I was bullied at school. The black girl in Central Falls, Rhode Island, in 1973.
There’d be 8 or 10 boys, I would count them as I was running. They’d pick up stones and sticks from the side of the road and yell, “Ugly black nigger!” Always those three words: “ugly black nigger.”
Will Smith said: “There’s always one incident that defines you. I will always be the kid whose girlfriend broke up with him when I was 15.” And I am always that 8-year-old girl, running and running and running. I wore a mask because I didn’t want to show them that they hurt me. And I still do. I feel like the voice for all women of color sometimes. I don’t want to let them down. Let them see I don’t always feel attractive or strong.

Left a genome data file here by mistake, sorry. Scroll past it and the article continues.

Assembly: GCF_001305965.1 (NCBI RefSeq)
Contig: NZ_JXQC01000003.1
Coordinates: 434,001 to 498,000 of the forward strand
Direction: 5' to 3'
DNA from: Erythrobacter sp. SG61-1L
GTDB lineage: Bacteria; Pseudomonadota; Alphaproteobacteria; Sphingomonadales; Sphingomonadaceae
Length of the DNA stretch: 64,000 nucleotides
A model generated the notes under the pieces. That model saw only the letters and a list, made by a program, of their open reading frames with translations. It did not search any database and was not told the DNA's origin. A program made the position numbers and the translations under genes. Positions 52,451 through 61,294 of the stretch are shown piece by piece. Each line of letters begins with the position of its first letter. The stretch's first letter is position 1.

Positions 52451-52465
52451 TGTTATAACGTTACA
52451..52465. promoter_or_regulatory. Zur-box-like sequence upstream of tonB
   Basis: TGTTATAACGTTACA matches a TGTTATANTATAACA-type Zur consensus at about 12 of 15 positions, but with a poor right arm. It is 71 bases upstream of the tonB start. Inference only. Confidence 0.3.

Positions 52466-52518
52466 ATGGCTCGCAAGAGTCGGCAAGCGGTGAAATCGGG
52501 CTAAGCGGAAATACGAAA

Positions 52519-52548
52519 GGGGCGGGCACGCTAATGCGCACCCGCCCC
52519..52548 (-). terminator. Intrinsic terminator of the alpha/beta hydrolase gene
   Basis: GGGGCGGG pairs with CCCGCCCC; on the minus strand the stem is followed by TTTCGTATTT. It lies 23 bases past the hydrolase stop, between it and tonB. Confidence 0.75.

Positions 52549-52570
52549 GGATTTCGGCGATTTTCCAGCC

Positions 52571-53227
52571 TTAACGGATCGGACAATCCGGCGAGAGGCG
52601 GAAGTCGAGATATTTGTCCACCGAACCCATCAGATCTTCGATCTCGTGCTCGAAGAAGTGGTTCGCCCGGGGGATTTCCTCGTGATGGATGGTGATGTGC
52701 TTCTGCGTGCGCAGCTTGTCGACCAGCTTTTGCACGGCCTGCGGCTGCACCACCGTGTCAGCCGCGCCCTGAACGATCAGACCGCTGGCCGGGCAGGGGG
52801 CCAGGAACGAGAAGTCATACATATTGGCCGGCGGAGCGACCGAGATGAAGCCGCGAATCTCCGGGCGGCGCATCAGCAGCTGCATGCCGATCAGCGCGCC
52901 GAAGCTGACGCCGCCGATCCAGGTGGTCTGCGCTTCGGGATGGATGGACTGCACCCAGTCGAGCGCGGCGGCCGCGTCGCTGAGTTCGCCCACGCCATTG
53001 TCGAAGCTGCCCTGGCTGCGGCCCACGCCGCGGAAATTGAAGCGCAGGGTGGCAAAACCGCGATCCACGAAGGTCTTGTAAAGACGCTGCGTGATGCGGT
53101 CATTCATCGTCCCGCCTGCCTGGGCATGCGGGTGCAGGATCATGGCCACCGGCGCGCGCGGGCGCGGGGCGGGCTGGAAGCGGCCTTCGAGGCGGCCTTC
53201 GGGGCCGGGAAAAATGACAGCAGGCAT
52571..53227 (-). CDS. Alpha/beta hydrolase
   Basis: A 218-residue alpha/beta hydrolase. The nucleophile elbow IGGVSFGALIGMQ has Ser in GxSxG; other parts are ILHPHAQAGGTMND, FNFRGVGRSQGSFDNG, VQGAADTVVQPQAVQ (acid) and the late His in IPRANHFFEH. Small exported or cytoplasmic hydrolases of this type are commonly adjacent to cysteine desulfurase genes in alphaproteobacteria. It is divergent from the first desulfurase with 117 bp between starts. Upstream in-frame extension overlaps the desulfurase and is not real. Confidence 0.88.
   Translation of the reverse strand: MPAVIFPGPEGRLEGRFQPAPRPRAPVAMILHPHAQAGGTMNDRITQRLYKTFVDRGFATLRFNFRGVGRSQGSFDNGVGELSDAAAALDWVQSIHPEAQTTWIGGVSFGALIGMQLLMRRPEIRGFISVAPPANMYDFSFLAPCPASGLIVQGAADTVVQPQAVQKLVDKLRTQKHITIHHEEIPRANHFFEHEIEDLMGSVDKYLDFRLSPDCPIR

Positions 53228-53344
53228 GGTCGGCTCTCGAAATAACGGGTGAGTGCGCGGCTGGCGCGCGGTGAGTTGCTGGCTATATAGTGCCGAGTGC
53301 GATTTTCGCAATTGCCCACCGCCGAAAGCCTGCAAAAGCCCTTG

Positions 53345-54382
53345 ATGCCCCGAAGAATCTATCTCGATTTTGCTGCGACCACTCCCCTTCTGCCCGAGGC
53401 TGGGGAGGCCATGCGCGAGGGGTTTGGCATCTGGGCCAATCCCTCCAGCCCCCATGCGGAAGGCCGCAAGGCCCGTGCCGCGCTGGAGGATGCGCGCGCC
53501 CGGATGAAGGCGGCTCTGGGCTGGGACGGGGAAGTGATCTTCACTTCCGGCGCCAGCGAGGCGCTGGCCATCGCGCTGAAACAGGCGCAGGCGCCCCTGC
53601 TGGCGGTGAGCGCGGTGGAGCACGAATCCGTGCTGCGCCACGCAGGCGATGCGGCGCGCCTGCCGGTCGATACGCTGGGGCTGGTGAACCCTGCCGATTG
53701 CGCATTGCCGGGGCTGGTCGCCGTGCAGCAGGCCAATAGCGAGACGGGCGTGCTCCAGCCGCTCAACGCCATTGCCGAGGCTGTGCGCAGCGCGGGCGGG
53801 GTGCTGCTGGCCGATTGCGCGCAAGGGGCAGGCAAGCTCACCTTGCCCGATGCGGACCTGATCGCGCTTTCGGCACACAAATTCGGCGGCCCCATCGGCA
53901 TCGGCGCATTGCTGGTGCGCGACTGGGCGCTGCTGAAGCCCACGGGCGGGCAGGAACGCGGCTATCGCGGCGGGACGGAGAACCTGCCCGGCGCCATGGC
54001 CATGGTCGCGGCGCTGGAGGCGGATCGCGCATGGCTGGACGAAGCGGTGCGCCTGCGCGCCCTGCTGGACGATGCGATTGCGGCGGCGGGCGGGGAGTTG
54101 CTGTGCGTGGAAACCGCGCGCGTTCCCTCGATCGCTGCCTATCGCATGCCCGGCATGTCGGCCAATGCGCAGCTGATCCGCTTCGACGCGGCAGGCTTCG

So many women characters are extensions of male fantasy. They’re all coming out of the same factory, but I don’t recognize them from my life: skinny, young, cute. They drink like fish, have sex with 10 men in one day, but they’ve never been sexually abused or had any obstacles.
So, when they gave me a character whose adjectives were hard, manipulative, sexualized, it said something to me about trauma. It said: When she walks out the door, she has to have her hair and makeup perfect. She has to be three times better than anyone else.
But I needed a moment when she wasn’t those things, when she takes it off. That’s what makes people lean in. They can see themselves putting a retainer in their mouth at night to keep from grinding their teeth …
– Viola Davis, interview, The New York Times with Philip Galanes